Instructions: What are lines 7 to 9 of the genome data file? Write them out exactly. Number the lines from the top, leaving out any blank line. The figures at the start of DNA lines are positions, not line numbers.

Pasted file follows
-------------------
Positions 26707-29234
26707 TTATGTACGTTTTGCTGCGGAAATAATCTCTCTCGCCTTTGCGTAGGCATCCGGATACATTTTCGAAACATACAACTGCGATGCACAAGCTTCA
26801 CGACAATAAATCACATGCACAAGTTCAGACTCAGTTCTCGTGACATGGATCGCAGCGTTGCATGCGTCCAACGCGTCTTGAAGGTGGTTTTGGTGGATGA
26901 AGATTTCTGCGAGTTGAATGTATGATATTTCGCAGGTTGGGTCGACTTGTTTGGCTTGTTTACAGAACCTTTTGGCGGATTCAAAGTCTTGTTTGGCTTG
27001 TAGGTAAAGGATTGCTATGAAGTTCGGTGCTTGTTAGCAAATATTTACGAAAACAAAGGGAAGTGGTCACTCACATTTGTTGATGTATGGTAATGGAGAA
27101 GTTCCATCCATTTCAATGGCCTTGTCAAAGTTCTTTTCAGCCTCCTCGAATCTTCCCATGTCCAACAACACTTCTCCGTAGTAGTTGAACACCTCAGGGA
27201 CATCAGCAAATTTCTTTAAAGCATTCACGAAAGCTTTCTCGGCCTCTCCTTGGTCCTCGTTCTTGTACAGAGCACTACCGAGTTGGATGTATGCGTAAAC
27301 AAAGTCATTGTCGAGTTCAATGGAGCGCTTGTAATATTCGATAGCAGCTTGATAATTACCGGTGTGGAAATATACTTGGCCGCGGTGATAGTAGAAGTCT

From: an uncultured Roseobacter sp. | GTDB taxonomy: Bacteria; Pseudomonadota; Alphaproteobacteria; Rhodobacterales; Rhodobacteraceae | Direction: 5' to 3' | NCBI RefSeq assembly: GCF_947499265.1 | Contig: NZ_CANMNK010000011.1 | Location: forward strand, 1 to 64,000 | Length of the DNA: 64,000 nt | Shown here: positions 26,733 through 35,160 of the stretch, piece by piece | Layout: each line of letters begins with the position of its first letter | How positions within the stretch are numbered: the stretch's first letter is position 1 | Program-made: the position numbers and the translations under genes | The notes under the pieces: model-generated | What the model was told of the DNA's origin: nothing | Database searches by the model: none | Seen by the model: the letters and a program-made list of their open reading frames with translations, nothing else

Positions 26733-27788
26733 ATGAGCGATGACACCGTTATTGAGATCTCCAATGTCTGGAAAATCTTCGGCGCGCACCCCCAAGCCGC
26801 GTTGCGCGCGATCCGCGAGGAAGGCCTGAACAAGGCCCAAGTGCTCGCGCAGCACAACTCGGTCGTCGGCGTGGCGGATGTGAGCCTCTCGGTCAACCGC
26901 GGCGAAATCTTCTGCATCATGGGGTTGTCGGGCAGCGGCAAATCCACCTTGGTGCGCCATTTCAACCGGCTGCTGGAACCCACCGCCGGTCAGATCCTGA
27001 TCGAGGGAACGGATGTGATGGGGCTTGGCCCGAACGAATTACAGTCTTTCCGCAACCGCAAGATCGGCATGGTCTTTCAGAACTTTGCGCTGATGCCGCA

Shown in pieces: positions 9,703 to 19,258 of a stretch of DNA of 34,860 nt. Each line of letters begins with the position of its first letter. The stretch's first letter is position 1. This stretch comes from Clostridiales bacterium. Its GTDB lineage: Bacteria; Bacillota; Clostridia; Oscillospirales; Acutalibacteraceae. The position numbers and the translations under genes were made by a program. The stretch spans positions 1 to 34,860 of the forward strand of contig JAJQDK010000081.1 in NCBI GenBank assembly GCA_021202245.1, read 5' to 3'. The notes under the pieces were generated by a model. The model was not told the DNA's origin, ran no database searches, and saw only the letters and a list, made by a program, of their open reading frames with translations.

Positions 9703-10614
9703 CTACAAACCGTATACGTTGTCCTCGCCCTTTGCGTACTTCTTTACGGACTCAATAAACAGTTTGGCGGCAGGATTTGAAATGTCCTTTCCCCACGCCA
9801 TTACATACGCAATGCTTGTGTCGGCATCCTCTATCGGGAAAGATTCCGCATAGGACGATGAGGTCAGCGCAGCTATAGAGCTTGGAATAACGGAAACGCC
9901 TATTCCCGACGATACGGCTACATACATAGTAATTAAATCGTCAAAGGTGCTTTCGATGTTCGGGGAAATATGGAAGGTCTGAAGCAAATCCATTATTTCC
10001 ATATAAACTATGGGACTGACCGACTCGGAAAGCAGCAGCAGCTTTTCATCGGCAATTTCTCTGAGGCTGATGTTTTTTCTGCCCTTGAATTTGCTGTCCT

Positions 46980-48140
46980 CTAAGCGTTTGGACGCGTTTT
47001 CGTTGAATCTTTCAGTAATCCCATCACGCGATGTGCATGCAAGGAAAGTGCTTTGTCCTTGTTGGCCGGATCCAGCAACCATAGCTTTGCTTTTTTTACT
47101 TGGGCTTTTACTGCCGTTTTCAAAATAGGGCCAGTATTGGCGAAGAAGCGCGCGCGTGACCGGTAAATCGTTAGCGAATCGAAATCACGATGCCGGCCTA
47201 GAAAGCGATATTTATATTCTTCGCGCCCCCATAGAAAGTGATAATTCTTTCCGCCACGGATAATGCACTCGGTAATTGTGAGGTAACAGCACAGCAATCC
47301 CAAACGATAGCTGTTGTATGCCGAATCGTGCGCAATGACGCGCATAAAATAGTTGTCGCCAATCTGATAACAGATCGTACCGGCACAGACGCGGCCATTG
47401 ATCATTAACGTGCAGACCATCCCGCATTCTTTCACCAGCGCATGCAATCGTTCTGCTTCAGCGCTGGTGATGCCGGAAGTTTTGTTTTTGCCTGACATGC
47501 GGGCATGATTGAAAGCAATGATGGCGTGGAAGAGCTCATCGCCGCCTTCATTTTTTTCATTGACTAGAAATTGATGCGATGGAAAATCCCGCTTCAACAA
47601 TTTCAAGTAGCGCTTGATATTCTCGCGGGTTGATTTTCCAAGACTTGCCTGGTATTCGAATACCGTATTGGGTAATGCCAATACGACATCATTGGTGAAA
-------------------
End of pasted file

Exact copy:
27201 CATCAGCAAATTTCTTTAAAGCATTCACGAAAGCTTTCTCGGCCTCTCCTTGGTCCTCGTTCTTGTACAGAGCACTACCGAGTTGGATGTATGCGTAAAC
27301 AAAGTCATTGTCGAGTTCAATGGAGCGCTTGTAATATTCGATAGCAGCTTGATAATTACCGGTGTGGAAATATACTTGGCCGCGGTGATAGTAGAAGTCT

From: an uncultured Roseobacter sp. | GTDB taxonomy: Bacteria; Pseudomonadota; Alphaproteobacteria; Rhodobacterales; Rhodobacteraceae | Direction: 5' to 3' | NCBI RefSeq assembly: GCF_947499265.1 | Contig: NZ_CANMNK010000011.1 | Location: forward strand, 1 to 64,000 | Length of the DNA: 64,000 nt | Shown here: positions 26,733 through 35,160 of the stretch, piece by piece | Layout: each line of letters begins with the position of its first letter | How positions within the stretch are numbered: the stretch's first letter is position 1 | Program-made: the position numbers and the translations under genes | The notes under the pieces: model-generated | What the model was told of the DNA's origin: nothing | Database searches by the model: none | Seen by the model: the letters and a program-made list of their open reading frames with translations, nothing else